Alachua County wants to support local ranchers and food systems with a proposed meat processing facility in Newberry.
The Board of County Commissioners (BOCC) has already dedicated $2.5 million in American Rescue Plan Act (ARPA) funds to build the site, but on Thursday BOCC Chair Anna Prizzia released a full position statement on behalf of the commission.
Prizzia said the facility would align will several board priorities.
“I think that this is a really great opportunity to create a win-win that is going to provide a real opportunity for a resilient local food economy while also protecting the rural character of Alachua County,” Prizzia said in a Friday phone interview.
In a county meeting, the BOCC heard that ranchers must wait six months to a year to access USDA (United States Department of Agriculture) approved meat facilities. Prizzia said a facility in Alachua County would relieve that bottleneck.
The proposed facility will be USDA approved with a full-time inspector on site. Prizzia said the USDA seal allows ranches to sell their products to wholesale and retail outlets, providing financial support for ranchers and local food for consumers.
Prizzia said the project also protects local food systems.
“I think that COVID-19 put a stark spotlight on the fact that our local food system is the system that provides us with the most security—especially in situations like a pandemic or other things that shut down national and international supply chain,” Prizzia said.
She added that the local infrastructure needs bolstering, not just for meat but for vegetables and distribution.
Several partners have joined the project. The city of Newberry will provide the land at its 93-acre Newberry Environmental Park. UF’s Institute of Food and Agricultural Sciences (UF/IFAS) and Santa Fe College have signed agreements to use the facility for research and training.
Prizzia said State Sen. Keith Perry, R-District 9, and state Rep. Chuck Clemons, R-District 22, will both support a $2.5 million legislative match in the upcoming session. The facility will cost around $5 million to become operational.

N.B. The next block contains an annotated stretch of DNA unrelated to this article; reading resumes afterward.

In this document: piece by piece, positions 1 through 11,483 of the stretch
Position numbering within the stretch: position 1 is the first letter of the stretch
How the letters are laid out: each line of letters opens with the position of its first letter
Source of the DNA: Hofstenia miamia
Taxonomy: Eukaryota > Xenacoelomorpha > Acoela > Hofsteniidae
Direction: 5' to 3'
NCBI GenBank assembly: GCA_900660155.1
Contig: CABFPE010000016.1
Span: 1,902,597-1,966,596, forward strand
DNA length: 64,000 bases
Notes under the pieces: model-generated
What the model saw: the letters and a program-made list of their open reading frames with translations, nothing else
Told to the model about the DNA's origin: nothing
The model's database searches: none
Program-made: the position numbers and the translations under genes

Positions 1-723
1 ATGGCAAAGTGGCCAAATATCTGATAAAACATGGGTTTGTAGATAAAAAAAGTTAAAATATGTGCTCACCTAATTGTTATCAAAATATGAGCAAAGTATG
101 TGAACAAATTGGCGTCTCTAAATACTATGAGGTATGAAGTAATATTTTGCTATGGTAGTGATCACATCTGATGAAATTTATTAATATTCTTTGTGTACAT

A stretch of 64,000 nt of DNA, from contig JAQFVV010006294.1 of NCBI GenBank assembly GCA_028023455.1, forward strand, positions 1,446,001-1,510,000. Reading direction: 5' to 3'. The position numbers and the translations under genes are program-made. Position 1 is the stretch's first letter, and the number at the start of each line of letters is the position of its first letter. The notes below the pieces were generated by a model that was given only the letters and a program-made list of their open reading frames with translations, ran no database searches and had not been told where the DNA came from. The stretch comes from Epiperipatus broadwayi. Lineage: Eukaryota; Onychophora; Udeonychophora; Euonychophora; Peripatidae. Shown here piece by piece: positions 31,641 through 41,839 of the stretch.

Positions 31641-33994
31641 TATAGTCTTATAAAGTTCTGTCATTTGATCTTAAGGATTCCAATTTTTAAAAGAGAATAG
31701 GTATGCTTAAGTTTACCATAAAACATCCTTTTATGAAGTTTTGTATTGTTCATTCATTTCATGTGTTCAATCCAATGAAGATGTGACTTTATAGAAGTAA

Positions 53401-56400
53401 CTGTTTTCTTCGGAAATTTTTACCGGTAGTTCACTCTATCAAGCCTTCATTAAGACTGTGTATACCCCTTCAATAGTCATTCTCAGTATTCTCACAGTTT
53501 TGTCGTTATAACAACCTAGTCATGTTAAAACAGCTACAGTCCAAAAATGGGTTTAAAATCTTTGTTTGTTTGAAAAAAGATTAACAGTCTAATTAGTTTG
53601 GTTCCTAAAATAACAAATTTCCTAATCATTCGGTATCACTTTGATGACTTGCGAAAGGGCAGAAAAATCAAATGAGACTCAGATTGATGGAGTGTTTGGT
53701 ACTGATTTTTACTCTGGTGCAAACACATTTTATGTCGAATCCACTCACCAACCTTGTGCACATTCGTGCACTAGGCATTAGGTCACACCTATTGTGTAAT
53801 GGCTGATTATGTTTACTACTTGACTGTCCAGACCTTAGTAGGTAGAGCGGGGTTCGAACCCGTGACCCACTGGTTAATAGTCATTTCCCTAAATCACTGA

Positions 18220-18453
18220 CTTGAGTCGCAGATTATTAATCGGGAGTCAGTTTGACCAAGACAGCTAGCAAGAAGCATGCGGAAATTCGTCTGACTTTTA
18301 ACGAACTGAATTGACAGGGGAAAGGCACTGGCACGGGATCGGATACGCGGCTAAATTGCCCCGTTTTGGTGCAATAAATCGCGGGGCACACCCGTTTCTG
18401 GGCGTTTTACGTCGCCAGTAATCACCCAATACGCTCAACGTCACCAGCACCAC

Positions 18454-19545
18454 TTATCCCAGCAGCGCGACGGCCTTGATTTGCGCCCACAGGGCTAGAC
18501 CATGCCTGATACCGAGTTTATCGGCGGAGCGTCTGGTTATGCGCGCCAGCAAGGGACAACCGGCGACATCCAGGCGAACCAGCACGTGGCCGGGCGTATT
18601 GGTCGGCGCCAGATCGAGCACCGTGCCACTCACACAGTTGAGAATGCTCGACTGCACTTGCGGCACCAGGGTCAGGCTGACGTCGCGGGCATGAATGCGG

Alachua County still has several steps to go, and Prizzia said the goal is to open by 2026—the deadline for using ARPA funds. She said the county needs to finalize a memorandum of understanding with Newberry for the land, get additional dollars from the state, find a third-party operator and then complete engineering studies.
Like the Alachua County Sports Complex at Celebration Pointe, the county will contract the actual work of running the processing facility.
Prizzia said federal grants were available last year for this type of project, but the county wasn’t ready to apply. She anticipates a new grant cycle will open.
“We've met some milestones that would allow us now to apply for funding should it become available again, but I know it is a very, very strong priority of the federal government,” Prizzia said.
Newberry Mayor Jordan Marlowe addressed the facility at the 2023 legislative delegation meeting on Jan. 10 with Clemons and other members of Alachua County’s state representatives.
“This meat packing facility that the county is working on has the potential to turn that small cattle farmer into a profitable business,” said Marlowe, a fourth-generation cattleman.
Marlowe also directed the delegation to Newberry’s proposed regional wastewater treatment facility—a single center that would treat the water from High Springs, Archer and Newberry. He said the wastewater facility would serve as the cornerstone of the environmental park, allowing the meat processing center to set up shop along with other businesses.
- Newberry to buy 93 acres for wastewater facility (mainstreetdailynews.com)
- High Springs enters dialogue for joint wastewater (mainstreetdailynews.com)
- Local leaders ask Tallahassee for water, workers (mainstreetdailynews.com)
Prizzia’s Thursday statement noted that Alachua County and its seven surrounding counties contain three of Florida’s top 10 livestock-producing counties.
“Restoring local processing options to our local ranchers will help restore competition in our agricultural market and expand local market opportunities for our small and midsize ranchers,” Prizzia said. “Processing options help protect their livelihoods, farmlands, and our local food security while ensuring that farmers receive a fair share of the total value of their labor.”